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Internship in China brings true test and true reward

Profiles , Stories Stories from Abroad | Jul 17, 2012 |

By the time summer ends, Balt Heldring (GSB ’14) will know more than most 20-year-olds about the safety-equipment industry, having spent six weeks as an intern at a division of Honeywell that manufactures, tests and markets products such as sensors that detect smoke, heat and gas.

That alone makes Balt’s summer different from those of many of his peers.

Now add in the fact that he did this internship in Xi’an, China.

During June and July, Balt lived on the 19th floor of an apartment complex in the capital of the Shaangxi Province and commuted to an internship rotation at the Honeywell plant. He had dinner nightly during the work week with contacts from the office, who took him to Chinese and Korean barbecue places, as well as to dumpling, noodle and rice restaurants. He played badminton with the drivers who dropped him off at the factory each morning and picked him up each evening. And through the internship itself, he witnessed the internal functions of a multinational corporation.

Balt originally planned to have this internship as part of a team of two: He was supposed to work in Xi’an with his friend Michael. Both had been accepted into the Honeywell rotation program, which cycles interns through five major functions of its System Sensor product division: production, sales and marketing, engineering and quality control, purchasing and materials, and finance. Sadly, however, Michael passed away before the internship began, and Balt ended up heading to China alone.

It was a gutsy move — leaving his friends and family in the United States and going, all by himself, to work overseas — but it proved a life-changing experience. It was an education not only in business, but in culture.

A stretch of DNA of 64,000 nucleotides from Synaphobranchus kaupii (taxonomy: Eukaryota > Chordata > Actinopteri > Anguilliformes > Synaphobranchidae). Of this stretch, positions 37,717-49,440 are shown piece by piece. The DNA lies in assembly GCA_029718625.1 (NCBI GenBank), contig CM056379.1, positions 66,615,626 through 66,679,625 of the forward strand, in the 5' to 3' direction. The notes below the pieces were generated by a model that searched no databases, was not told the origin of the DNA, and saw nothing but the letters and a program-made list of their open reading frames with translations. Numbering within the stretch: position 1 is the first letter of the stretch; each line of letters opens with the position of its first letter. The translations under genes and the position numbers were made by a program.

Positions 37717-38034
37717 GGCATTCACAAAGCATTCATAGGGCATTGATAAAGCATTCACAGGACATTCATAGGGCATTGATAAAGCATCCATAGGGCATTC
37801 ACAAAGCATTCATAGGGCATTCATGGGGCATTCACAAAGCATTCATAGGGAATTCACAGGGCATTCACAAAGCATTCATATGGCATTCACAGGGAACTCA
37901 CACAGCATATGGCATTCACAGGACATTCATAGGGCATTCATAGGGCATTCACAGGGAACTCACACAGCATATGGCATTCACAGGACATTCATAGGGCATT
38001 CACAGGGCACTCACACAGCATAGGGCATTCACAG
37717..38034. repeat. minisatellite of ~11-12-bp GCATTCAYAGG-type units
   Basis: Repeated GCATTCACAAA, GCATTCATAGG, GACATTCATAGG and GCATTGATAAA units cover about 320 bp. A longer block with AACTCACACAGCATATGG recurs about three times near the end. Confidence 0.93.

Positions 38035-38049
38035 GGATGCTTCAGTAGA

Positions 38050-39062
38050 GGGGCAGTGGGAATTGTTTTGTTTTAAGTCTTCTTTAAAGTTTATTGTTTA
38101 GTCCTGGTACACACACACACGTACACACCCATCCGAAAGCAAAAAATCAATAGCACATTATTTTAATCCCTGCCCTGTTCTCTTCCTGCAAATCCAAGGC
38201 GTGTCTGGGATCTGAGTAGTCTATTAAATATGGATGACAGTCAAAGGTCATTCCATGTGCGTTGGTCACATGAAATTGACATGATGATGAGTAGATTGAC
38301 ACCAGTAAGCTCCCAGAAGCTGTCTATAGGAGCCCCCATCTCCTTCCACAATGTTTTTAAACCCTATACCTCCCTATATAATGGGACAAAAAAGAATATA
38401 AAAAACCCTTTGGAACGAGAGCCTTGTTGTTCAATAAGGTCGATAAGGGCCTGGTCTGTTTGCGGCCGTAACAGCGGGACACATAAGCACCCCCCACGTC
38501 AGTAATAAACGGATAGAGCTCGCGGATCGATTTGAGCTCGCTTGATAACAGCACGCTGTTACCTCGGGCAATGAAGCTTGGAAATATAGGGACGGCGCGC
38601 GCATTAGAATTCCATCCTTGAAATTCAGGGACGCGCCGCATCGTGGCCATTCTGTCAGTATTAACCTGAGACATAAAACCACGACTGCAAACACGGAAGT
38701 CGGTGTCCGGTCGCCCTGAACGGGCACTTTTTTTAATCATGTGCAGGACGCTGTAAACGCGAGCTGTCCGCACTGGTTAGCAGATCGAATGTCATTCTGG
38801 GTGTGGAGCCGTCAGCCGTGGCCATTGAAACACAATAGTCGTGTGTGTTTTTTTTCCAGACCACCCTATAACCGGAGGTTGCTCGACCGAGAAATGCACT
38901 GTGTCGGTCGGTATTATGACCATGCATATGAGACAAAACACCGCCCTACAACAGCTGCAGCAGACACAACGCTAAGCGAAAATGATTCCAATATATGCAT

Balt learned to use body language and hand signals to successfully communicate with Chinese workers on the System Sensor production line. He saw how a safety product moves through the chain from concept to finished item. He struggled to cook rice. He discovered that his Chinese coworkers did respect him even though they’d never instinctively offer the firm handshake that characterizes all American business. He saw first-hand the quirks of a country that is grappling with an enormous population explosion and unparalleled urban growth — including rules in Beijing where drivers with even-numbered license plates are permitted to drive on Mondays, Wednesdays, and Fridays, while drivers with odd-numbered plates can drive on Tuesdays, Thursdays and Saturdays. (Everyone can drive on Sundays.)

Outside of work hours, there were amazing sights: the Great Wall of China, the Forbidden City and the Summer Palace. Balt got to see the Terracotta Warriors, the statues created for the tomb of the first emperor of China. They are headquartered in Xi’an in a special exhibit. Balt saw what a 6,000-year-old community looks like in Banpo Village and checked out the markets, shopping centers, bars and clubs of a culture very different from his own.

Not that it was all easy. “The hardest thing for me was being alone, especially after knowing that one of my best friends was supposed to experience this great opportunity with me,” Balt said. “The language barrier is extremely hard,” he continued. “Not only hard to understand, but hard to read. There is not one word of Chinese except for ‘hello’ and ‘thank you’ that I know.” Skype conversations with people back home helped him through, as did the amazing hospitality of his Chinese supervisors, coworkers and hosts.

The result is enrichment that will stay with him for years. Balt said his Honeywell marketing rotation made him think about that field in a new way — it hasn’t beaten out his current Gabelli School of Business focus on finance and management, but it’s definitely a contender. He now understands the level of inner strength and emotional fiber needed to thrive on one’s own in a foreign cultural environment, many miles from home. He also realizes the value more than ever of family and friends.

“Working six weeks in a foreign country is not an easy thing to do,” Balt said. “In the months leading up to my internship, I was extremely excited to be in a new setting in a culture unlike anything else I have experienced before. However, when I arrived in China and started to get settled into my apartment, I realized that I was about to be detached from everything that I had ever known for the past 20 years.”

However, he said, “I highly recommend anyone interested in international business to take the opportunity to look into internships abroad because there is so much to learn from business in an international setting. It might even change a couple of things that you thought you wanted to do in life.”

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